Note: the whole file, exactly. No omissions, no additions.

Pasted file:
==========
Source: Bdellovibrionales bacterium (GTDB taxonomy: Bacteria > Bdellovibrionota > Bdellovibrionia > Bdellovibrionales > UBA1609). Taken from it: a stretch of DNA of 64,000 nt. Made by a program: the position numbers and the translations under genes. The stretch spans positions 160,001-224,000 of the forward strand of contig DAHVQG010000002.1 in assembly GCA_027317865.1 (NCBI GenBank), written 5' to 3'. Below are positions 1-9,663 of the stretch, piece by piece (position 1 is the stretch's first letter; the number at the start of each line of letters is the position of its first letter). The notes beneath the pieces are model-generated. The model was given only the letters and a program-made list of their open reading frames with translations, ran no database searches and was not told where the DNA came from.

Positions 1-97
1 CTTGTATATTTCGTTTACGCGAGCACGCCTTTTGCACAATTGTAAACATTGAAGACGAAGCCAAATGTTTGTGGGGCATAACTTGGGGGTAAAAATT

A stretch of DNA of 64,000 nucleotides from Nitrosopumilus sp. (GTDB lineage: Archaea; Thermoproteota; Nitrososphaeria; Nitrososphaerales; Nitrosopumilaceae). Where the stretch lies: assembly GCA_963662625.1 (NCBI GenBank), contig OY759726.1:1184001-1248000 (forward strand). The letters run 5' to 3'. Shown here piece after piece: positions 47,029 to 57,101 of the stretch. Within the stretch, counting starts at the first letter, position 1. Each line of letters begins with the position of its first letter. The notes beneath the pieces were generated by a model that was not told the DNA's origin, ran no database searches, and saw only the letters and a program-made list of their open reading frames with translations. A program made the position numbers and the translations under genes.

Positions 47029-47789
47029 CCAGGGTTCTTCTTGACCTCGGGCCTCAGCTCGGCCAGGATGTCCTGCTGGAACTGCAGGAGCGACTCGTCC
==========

Source: Bdellovibrionales bacterium (GTDB taxonomy: Bacteria > Bdellovibrionota > Bdellovibrionia > Bdellovibrionales > UBA1609). Taken from it: a stretch of DNA of 64,000 nt. Made by a program: the position numbers and the translations under genes. The stretch spans positions 160,001-224,000 of the forward strand of contig DAHVQG010000002.1 in assembly GCA_027317865.1 (NCBI GenBank), written 5' to 3'. Below are positions 1-9,663 of the stretch, piece by piece (position 1 is the stretch's first letter; the number at the start of each line of letters is the position of its first letter). The notes beneath the pieces are model-generated. The model was given only the letters and a program-made list of their open reading frames with translations, ran no database searches and was not told where the DNA came from.

Positions 1-97
1 CTTGTATATTTCGTTTACGCGAGCACGCCTTTTGCACAATTGTAAACATTGAAGACGAAGCCAAATGTTTGTGGGGCATAACTTGGGGGTAAAAATT

A stretch of DNA of 64,000 nucleotides from Nitrosopumilus sp. (GTDB lineage: Archaea; Thermoproteota; Nitrososphaeria; Nitrososphaerales; Nitrosopumilaceae). Where the stretch lies: assembly GCA_963662625.1 (NCBI GenBank), contig OY759726.1:1184001-1248000 (forward strand). The letters run 5' to 3'. Shown here piece after piece: positions 47,029 to 57,101 of the stretch. Within the stretch, counting starts at the first letter, position 1. Each line of letters begins with the position of its first letter. The notes beneath the pieces were generated by a model that was not told the DNA's origin, ran no database searches, and saw only the letters and a program-made list of their open reading frames with translations. A program made the position numbers and the translations under genes.

Positions 47029-47789
47029 CCAGGGTTCTTCTTGACCTCGGGCCTCAGCTCGGCCAGGATGTCCTGCTGGAACTGCAGGAGCGACTCGTCC